Time and again, Smith found that reporters framed her in sexist ways that treated her as an oddity or that seemed intended to diminish her accomplishments. Two years after voters first sent her to the House, her hometown newspaper, The Hattiesburg American, labeled her as "Forrest County's blonde, slender lawmaker" in a story about her efforts to reform adoption laws.
The Greater Jackson Advertiser-TV News also wrote patronizingly about her in late 1959 after voters elected her as state treasurer. "Upon the head of this competent, well-trained and attractive young woman falls an enormous responsibility," the report read.
"Women are consistently framed by their image, and men are framed by the issues," Smith told the Jackson Free Press on June 13.
In February 1960, the Jackson State Times' Cal Turner introduced her to readers this way: "Who's that girl? Man, that girl is Evelyn Gandy. ... She looks right fetching. Tall, graceful, and quick to smile. Lots of brown hair that cascades from ear to ear. Hard to believe that she is immersed somewhere in the state's money matters."
Gandy, Turner continued, looks like someone whose day should be "arranged to sonnets and symphonies instead of an adding machine."
Then, in 1976, during Gandy's first year as lieutenant governor, a male reporter for the Tylertown Times called her a "gentle and soft spoken lady." A 1978 editorial in the Jackson Daily News praised her spotless political image with a sexist simile, writing that she "kept her skirts as clean as Purex." When Gandy made her second run for governor in 1983, The Jackson Clarion-Ledger's Jack Elliot described her as greeting voters with "Southern belle-ish daintiness."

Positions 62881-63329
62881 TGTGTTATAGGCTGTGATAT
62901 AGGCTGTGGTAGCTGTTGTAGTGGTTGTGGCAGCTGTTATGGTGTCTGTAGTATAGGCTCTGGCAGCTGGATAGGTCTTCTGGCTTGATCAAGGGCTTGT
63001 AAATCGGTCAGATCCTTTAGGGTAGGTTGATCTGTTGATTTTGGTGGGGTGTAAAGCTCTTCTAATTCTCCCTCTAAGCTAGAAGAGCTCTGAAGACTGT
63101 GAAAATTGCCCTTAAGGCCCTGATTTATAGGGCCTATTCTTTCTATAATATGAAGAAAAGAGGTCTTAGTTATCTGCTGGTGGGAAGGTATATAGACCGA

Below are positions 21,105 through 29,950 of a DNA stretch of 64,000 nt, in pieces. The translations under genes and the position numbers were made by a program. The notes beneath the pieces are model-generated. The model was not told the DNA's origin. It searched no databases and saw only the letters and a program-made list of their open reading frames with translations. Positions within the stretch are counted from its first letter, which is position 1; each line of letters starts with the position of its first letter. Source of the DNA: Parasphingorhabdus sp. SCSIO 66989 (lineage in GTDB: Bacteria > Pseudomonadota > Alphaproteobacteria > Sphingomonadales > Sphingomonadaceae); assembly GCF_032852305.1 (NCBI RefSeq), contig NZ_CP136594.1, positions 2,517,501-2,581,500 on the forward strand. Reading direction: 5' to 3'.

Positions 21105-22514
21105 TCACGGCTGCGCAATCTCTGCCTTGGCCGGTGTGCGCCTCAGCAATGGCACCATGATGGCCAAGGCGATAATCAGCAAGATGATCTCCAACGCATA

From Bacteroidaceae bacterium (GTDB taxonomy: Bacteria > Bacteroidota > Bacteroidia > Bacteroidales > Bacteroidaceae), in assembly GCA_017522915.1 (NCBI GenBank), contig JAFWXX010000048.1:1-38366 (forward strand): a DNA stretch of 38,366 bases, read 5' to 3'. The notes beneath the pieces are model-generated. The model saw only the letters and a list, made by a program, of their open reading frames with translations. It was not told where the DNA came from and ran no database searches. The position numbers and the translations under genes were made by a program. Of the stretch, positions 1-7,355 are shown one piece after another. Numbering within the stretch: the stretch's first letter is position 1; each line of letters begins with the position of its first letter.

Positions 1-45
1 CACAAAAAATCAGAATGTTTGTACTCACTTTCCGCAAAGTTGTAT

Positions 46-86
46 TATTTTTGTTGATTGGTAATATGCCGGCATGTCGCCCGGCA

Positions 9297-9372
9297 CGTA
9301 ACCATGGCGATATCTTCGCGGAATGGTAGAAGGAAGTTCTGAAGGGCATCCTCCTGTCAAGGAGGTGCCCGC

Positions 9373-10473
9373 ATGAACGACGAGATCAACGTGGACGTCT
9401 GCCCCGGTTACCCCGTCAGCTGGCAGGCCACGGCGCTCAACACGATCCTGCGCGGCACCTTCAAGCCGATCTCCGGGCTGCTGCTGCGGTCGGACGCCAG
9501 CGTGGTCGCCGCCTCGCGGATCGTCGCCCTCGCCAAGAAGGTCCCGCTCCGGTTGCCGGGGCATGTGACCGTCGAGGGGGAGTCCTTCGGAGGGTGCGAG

'I'm So Sweet, I'm So Pure'
Though nearly four decades have passed since that bid ended her political career, Smith said that the media still frame women in politics similarly.
"The problems Gandy faced are the same problems Hillary Clinton faced in 2016," he said.
Like Clinton, Smith said, Gandy was one of the most experienced candidates ever to run for the office she sought. In fact, he said, Gandy's qualifications likely surpass those of each of the men running for Mississippi governor in 2019.
Just as 2016 press coverage could be critical of Clinton for her perceived "inevitability," a 1979 editorial poem in the South Mississippi Sun mocked Gandy's style and her prospects in that year's gubernatorial race.
"I'm so demure; I'm so sweet; I'm so pure; I can't be beat; MISS EVELYN," the poem read.
The very thing that made Gandy palatable to enough male voters to win office in the 1950s, '60s and '70s, Smith said, worked against her when she sought the highest office in the state.
"Gandy fell victim to her own socialization," he said, referring to the fact that she did, indeed, exhibit the ladylike disposition society expected of women of her generation, eschewing aggressive and dirty political tactics.